Tess of the d'Urbervilles By Thomas Hardy Phase the First: The Maiden: Chapters 9-11

He took a few steps away from her, but, returning, said, "By the bye, Tess, your father has a new cob to-day. Somebody gave it to him."

"Somebody? You!"

D'Urberville nodded.

"O how very good of you that is!" she exclaimed, with a painful sense of the awkwardness of having to thank him just then.

"And the children have some toys."

"I didn't know — you ever sent them anything!" she murmured, much moved. "I almost wish you had not — yes, I almost wish it!"

"Why, dear?"

"It — hampers me so."

"Tessy — don't you love me ever so little now?"

"I'm grateful," she reluctantly admitted. "But I fear I do not — " The sudden vision of his passion for herself as a factor in this result so distressed her that, beginning with one slow tear, and then following with another, she wept outright.

"Don't cry, dear, dear one! Now sit down here, and wait till I come." She passively sat down amid the leaves he had heaped, and shivered slightly. "Are you cold?" he asked.

"Not very — a little."

He touched her with his fingers, which sank into her as into down. "You have only that puffy muslin dress on — how's that?"

"It's my best summer one. 'Twas very warm when I started, and I didn't know I was going to ride, and that it would be night."

"Nights grow chilly in September. Let me see." He pulled off a light overcoat that he had worn, and put it round her tenderly. "That's it — now you'll feel warmer," he continued. "Now, my pretty, rest there; I shall soon be back again."

Having buttoned the overcoat round her shoulders he plunged into the webs of vapour which by this time formed veils between the trees. She could hear the rustling of the branches as he ascended the adjoining slope, till his movements were no louder than the hopping of a bird, and finally died away. With the setting of the moon the pale light lessened, and Tess became invisible as she fell into reverie upon the leaves where he had left her.

In the meantime Alec d'Urberville had pushed on up the slope to clear his genuine doubt as to the quarter of The Chase they were in. He had, in fact, ridden quite at random for over an hour, taking any turning that came to hand in order to prolong companionship with her, and giving far more attention to Tess's moonlit person than to any wayside object. A little rest for the jaded animal being desirable, he did not hasten his search for landmarks. A clamber over the hill into the adjoining vale brought him to the fence of a highway whose contours he recognized, which settled the question of their whereabouts. D'Urberville thereupon turned back; but by this time the moon had quite gone down, and partly on account of the fog The Chase was wrapped in thick darkness, although morning was not far off. He was obliged to advance with outstretched hands to avoid contact with the boughs, and discovered that to hit the exact spot from which he had started was at first entirely beyond him. Roaming up and down, round and round, he at length heard a slight movement of the horse close at hand; and the sleeve of his overcoat unexpectedly caught his foot.

"Tess!" said d'Urberville.

There was no answer. The obscurity was now so great that he could see absolutely nothing but a pale nebulousness at his feet, which represented the white muslin figure he had left upon the dead leaves. Everything else was blackness alike. D'Urberville stooped; and heard a gentle regular breathing. He knelt and bent lower, till her breath warmed his face, and in a moment his cheek was in contact with hers. She was sleeping soundly, and upon her eyelashes there lingered tears.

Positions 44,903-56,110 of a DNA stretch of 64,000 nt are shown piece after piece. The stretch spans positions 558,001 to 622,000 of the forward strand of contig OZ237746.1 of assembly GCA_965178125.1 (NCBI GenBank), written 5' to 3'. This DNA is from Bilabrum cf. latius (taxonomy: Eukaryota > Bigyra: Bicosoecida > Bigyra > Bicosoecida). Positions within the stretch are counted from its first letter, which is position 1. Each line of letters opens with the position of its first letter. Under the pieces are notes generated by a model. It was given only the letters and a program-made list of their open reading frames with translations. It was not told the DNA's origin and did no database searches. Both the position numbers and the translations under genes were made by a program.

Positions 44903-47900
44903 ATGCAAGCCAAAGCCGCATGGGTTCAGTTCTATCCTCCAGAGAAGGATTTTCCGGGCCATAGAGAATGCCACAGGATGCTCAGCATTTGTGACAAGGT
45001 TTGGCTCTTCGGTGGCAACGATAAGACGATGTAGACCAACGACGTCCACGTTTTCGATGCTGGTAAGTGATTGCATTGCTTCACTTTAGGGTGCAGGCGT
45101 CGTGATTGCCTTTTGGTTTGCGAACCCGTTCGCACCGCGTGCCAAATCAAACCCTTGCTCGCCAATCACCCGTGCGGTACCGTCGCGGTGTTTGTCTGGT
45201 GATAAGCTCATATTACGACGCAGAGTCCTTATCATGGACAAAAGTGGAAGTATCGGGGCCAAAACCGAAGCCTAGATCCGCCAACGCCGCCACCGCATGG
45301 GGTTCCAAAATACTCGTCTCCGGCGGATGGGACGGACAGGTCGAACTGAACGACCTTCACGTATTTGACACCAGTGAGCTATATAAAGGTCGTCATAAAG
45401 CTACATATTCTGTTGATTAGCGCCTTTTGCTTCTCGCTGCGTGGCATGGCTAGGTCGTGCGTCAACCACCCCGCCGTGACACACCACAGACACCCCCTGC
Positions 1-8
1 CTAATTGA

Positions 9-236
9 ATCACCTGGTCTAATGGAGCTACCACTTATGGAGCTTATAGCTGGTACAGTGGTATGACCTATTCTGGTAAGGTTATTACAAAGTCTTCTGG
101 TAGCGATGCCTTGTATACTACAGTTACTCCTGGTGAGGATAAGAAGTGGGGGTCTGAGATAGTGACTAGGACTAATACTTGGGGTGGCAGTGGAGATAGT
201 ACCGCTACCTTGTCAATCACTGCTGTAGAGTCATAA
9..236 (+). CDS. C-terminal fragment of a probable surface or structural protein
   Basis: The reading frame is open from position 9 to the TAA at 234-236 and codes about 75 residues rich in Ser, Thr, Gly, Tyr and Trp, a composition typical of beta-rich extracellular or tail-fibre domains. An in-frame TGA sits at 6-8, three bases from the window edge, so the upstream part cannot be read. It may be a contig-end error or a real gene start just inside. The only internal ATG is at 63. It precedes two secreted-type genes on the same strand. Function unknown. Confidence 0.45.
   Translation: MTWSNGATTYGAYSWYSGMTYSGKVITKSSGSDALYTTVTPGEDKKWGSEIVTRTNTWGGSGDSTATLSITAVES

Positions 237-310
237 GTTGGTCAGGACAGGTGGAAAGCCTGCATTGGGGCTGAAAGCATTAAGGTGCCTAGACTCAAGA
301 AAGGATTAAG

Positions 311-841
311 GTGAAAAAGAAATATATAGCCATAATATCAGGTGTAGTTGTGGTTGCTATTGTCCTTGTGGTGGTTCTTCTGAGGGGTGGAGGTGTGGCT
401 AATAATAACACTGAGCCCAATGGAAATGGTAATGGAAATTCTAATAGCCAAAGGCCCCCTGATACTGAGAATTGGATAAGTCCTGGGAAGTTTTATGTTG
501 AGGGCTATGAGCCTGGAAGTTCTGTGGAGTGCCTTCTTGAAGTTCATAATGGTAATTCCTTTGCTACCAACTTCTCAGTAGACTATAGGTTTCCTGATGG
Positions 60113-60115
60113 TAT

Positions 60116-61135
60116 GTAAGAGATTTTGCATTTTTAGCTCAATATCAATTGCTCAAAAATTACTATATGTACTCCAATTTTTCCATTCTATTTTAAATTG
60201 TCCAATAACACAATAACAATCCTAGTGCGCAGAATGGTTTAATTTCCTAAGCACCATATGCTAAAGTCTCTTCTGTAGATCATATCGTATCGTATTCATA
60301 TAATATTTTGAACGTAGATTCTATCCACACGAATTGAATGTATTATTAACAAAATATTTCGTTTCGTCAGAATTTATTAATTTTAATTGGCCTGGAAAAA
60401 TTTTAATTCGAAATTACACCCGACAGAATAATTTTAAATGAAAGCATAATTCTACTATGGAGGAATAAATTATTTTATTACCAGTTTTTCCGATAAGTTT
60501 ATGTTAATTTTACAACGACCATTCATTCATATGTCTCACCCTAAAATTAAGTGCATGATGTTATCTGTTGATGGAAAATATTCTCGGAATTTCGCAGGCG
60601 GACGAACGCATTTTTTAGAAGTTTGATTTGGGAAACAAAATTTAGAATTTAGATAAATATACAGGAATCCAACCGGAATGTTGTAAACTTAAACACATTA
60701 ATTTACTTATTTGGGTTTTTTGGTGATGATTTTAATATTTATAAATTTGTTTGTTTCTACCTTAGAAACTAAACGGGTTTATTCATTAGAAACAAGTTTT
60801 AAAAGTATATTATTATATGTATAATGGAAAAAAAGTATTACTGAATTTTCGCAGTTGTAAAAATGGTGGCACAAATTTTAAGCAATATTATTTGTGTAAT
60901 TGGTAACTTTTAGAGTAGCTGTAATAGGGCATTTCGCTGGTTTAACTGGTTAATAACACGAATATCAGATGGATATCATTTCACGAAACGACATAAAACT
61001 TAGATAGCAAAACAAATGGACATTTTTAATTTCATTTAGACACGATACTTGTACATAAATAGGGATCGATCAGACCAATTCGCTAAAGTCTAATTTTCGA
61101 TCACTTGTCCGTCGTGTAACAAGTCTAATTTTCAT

Darkness and silence ruled everywhere around. Above them rose the primeval yews and oaks of The Chase, in which there poised gentle roosting birds in their last nap; and about them stole the hopping rabbits and hares. But, might some say, where was Tess's guardian angel? where was the providence of her simple faith? Perhaps, like that other god of whom the ironical Tishbite spoke, he was talking, or he was pursuing, or he was in a journey, or he was sleeping and not to be awaked.

Why it was that upon this beautiful feminine tissue, sensitive as gossamer, and practically blank as snow as yet, there should have been traced such a coarse pattern as it was doomed to receive; why so often the coarse appropriates the finer thus, the wrong man the woman, the wrong woman the man, many thousand years of analytical philosophy have failed to explain to our sense of order. One may, indeed, admit the possibility of a retribution lurking in the present catastrophe. Doubtless some of Tess d'Urberville's mailed ancestors rollicking home from a fray had dealt the same measure even more ruthlessly towards peasant girls of their time. But though to visit the sins of the fathers upon the children may be a morality good enough for divinities, it is scorned by average human nature; and it therefore does not mend the matter.

As Tess's own people down in those retreats are never tired of saying among each other in their fatalistic way: "It was to be." There lay the pity of it. An immeasurable social chasm was to divide our heroine's personality thereafter from that previous self of hers who stepped from her mother's door to try her fortune at Trantridge poultry-farm.

END OF PHASE THE FIRST

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